Bravo Two Zero was easy to write, a linear story with a start date and an end date. It was my second book, immediate action, which took the time – 18 months! The person who taught me to write was Michael Mann, the director on the action film heat which I was weapons advisor on. He said ‘think of a book as a TV show – start with an intro, use the end of chapters as your commercial breaks, get to the conclusion and finish it quickly before people get bored.
With Nick Stone facing death in Zero Hour with a brain tumour, did you draw on your experiences while captured in 1991 when you led Bravo Two Zero?
A little. Nick isn’t too worried about dying; he is more concerned with the things he may have missed.
Given it is largely autobiographical what would you say is the hardest part of writing The Nick Stone series.
It is autobiographical in parts. The good bits are me obviously, but none of the bad! Writing in first person I find a lot easier than third person because I don’t have to cerate nicks personality.
In Zero Hour Nick Stone drinks a lot of black tea – a fan Andy?!
Nothing better than a brew! Actually, I am more of a coffee drinker. Nick’s tea addiction comes from his time in the army. The infantry would grind to a halt if India stopped producing tea.
When I reviewed Zero Hour in December I felt Stone had a certain fallibility, a softness (despite his rugged exterior) that made him endearing – how close of a character to you is he?
That’ll be all those good bits again!
What’s the one question you wish you were never asked?!
Um… are you buying the next round?!!
Do you find it hard to motivate yourself during the writing and ideas stage and what’s your work schedule like when you’re writing? Do you find ideas come easy?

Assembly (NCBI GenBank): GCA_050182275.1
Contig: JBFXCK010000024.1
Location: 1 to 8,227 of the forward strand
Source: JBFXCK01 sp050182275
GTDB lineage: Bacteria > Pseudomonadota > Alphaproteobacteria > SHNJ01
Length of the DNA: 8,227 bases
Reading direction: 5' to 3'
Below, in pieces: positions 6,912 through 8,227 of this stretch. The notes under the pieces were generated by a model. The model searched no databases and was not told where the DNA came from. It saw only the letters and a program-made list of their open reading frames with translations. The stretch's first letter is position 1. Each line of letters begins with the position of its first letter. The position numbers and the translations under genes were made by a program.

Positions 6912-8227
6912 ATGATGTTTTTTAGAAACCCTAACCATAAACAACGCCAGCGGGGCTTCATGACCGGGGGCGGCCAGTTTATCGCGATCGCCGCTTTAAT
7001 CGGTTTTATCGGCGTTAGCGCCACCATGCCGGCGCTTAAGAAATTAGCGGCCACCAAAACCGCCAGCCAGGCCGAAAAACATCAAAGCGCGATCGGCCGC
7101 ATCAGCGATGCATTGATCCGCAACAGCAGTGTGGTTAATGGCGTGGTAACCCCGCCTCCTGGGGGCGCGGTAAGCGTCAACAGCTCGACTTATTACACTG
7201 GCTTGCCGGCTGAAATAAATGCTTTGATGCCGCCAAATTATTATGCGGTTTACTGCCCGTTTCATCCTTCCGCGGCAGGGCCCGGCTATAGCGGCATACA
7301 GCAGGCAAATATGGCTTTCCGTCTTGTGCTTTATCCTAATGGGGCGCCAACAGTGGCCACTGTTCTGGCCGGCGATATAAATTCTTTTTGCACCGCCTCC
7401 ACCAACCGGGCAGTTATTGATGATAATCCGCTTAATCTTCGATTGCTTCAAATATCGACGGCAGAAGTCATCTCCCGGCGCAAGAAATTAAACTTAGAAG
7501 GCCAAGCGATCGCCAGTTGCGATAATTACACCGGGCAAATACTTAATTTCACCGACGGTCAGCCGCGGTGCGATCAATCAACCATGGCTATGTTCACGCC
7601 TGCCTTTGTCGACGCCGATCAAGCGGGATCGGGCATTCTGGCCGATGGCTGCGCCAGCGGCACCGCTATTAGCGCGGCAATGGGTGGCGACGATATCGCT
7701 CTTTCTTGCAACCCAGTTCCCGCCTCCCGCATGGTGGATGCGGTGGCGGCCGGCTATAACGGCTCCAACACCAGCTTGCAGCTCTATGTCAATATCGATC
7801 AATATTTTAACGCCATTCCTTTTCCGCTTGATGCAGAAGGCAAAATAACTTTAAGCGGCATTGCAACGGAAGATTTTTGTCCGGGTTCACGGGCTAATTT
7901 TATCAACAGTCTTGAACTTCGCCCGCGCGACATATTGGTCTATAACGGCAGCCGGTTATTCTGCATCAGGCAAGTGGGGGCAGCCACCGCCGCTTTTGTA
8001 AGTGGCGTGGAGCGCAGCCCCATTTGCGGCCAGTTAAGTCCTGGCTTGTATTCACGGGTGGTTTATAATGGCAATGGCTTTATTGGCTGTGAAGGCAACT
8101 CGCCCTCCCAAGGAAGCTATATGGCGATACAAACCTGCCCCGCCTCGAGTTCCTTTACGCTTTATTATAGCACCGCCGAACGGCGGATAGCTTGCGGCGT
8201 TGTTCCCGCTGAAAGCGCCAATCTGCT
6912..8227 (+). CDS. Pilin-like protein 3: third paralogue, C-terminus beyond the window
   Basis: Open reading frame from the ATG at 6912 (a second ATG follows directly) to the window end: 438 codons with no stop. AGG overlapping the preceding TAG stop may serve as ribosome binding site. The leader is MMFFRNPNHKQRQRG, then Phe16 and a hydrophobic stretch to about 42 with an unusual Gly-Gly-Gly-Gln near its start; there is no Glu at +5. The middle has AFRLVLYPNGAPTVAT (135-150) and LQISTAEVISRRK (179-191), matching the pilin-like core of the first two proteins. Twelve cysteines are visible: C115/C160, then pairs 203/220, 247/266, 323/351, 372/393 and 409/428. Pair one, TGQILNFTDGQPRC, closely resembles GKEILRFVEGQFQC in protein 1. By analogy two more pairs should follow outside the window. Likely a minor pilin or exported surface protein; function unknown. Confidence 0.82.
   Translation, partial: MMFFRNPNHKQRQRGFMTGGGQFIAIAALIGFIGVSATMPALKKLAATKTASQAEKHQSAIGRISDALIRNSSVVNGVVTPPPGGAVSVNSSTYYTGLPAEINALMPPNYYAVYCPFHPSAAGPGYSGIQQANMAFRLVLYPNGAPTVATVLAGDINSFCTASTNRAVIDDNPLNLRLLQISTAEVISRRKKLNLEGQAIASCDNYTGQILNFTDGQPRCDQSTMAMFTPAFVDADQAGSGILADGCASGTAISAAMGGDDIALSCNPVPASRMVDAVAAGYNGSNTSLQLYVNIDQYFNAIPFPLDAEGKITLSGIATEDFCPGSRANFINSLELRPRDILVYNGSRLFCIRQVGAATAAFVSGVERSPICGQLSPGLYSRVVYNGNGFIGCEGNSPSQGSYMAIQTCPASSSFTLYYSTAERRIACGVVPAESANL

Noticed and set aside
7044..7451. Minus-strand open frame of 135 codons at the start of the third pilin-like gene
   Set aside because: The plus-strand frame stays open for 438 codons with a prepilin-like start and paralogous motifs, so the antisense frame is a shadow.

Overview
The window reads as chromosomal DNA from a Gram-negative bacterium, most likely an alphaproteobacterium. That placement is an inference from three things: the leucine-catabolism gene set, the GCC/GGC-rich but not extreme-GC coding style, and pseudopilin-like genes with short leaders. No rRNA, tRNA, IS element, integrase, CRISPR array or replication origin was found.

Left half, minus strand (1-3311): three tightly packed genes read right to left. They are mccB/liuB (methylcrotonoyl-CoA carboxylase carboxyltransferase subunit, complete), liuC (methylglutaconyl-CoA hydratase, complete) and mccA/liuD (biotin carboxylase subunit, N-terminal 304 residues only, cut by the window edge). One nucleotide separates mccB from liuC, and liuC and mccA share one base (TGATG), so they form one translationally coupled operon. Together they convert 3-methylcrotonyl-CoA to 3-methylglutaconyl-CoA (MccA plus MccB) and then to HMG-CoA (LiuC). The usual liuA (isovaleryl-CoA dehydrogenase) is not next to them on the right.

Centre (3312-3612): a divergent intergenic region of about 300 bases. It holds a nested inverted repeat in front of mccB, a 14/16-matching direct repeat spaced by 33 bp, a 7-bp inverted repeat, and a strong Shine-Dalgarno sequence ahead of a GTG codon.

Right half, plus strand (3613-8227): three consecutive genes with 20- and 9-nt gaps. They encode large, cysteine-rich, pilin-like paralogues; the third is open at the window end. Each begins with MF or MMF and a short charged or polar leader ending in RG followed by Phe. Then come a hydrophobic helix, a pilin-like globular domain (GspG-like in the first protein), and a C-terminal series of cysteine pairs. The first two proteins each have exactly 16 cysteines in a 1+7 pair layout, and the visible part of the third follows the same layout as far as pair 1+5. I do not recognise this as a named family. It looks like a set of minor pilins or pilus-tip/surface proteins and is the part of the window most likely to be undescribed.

I always have lots of projects on the go, the books I’m writing, films I’m involved in, other bits and pieces. I do a lot of work with the ministry of defence and am also a director of a private military company so there is no shortage of ideas and material to write on! Lots of the stuff that you see in the news has been known in the security world for some time. I try to think ahead with my ideas so that what you are reading about in the book is fresh and in the media at that time.
What was one of the most surprising things you learned in writing The Nick Stone series?
Lots of Nick’s fans are female.
An important part of any book is publicity and tours – fore most authors! Is this something you enjoy or given your desire and need for anonymity are you able to meet your readers?
I really like the idea of meeting and chatting to my readers. After all, that is what it’s all about. I do a few secure and selective events every year, some stuff for the army education centres, a few things that my publicist persuades me are a good idea. And most of the time she is right.
Can you give the readers a sneaky peak at your next novel – how on earth do you follow Zero Hour?!!
As I said, it is about writing about what is in the public eye at the moment, so I’m looking at piracy next, settings parts of the book in Somalia, parts in the UK and parts in the US too.
If you could host a dinner party and invite three people (or characters) alive or dead who would they be and why?
Easy one. Ali, Churchill and Boudica. (Good choice, always been a fan of Ali)
Finally Andy, and by the way thanks for taking the time to sit down and answer the questions today – although I’m fairly certain of the answer, do you have any regrets?
No! No time for regrets!